The good folks over at The Personal Branding Blog have been writing a series of tips on recession proofing your career through your personal brand.  While they are titled from the point of view of personal branding, I’ve found most of the tips to have broad applicability and just make sense.

The tips, currently at 10, are written to be a very quick read, just a couple paragraphs.  They make a lot of sense and have got me thinking a bit more in depth on most of them.  So with full credit given to the team over at The Personal Branding Blog, I’d like to add my two cents worth to the discussion.  I’m not sure anyone can really make your career truly recession proof, but the spirit of these tips is to focus back on key activities that can play a big part in making sure you are on the “A” list when hard decisions come in your company.

It would be great to make this a collaborative effort, so if you have a thought on one of the tips please add a comment.  My thoughts follow the break.

#1 Bolster your Brand

The point made here is when corporate belt-tightening comes it’s even more important to display why you are unique, innovation and valuable to the company.   Written from the point of view of personal brand, which tends to focus on creativity, innovation and thought leadership, you may be left thinking this tip is only for the folks in R&D and Marketing.  Don’t overlook that phrase early on where a “diverse workplace” is mentioned.  From the maintenance crew to the purchasing clerk, to the President, every employee adds their own special value – don’t overlook or sell yours short.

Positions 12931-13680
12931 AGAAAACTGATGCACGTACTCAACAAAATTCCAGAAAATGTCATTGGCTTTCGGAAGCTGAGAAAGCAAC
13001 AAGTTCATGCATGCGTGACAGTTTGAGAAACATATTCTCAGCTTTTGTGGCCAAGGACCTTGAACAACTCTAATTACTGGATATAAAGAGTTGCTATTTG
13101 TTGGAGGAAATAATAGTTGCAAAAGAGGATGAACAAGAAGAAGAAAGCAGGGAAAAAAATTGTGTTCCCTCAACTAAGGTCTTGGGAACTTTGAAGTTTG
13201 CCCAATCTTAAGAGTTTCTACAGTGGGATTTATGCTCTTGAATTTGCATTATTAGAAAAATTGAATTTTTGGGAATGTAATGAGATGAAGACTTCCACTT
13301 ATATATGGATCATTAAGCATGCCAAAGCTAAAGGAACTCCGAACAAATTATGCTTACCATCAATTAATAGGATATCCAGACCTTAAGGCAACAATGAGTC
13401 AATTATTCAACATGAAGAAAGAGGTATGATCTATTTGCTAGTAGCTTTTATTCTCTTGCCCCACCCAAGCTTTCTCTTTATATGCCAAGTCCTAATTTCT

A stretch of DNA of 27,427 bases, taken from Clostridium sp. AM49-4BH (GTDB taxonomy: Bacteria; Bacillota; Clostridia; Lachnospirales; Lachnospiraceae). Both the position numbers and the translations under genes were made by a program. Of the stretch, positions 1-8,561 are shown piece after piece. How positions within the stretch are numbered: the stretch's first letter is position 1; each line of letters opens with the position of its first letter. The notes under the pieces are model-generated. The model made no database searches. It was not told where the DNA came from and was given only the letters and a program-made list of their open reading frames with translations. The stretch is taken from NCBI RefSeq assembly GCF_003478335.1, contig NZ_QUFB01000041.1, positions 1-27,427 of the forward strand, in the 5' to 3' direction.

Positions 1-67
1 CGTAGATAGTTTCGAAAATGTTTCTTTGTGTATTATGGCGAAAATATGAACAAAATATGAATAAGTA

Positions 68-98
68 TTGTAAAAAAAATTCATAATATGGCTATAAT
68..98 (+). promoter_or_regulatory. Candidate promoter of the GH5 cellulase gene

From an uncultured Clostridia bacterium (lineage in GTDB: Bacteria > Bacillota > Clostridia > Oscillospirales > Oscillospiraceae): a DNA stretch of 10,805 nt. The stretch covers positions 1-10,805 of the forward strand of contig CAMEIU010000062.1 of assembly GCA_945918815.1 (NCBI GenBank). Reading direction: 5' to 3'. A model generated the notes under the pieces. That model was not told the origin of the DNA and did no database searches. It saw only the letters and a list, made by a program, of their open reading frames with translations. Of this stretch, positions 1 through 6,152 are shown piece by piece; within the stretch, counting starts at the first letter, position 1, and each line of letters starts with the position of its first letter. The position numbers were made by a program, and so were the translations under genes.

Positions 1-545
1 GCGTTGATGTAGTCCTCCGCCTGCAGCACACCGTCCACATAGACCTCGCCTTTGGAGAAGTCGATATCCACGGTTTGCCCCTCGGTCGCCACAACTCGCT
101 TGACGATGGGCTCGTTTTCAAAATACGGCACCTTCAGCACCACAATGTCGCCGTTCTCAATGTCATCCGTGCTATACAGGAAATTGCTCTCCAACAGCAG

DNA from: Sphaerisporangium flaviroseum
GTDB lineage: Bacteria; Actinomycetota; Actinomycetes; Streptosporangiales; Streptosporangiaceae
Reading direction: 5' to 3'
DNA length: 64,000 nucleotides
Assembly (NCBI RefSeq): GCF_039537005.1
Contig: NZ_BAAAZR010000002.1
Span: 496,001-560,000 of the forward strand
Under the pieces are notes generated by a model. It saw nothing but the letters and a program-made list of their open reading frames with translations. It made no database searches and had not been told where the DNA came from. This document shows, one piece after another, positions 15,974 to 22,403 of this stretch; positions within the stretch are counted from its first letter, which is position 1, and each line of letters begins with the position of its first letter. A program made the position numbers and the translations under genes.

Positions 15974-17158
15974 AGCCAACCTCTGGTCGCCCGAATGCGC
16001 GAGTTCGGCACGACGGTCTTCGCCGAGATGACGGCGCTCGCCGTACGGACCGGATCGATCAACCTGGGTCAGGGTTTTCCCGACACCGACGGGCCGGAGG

The point as made speaks to making sure you work extra hard at making sure your special value is front and center in hard times.  If cuts do come, then any incremental value, uniqueness or extra talent you have to offer, if it has been showcased appropriately, could be that something extra and keeps you employed.

#2 Build Bridges

This tip is always a good one.  The point made here is that if you have a situation in the near future where you are laid off, or need to find a new employer due to deteriorating work conditions, you want to have fresh, up to date connections with all aspects of your network.  This includes not only former bosses, co-workers and colleagues, but also groups and associations you were or are a part of.  Don’t forget those social networks either.  If you’ve recently joined LinkedIn, Facebook, or some other social network but haven’t put any time into it, learn the options available for building an active, current network.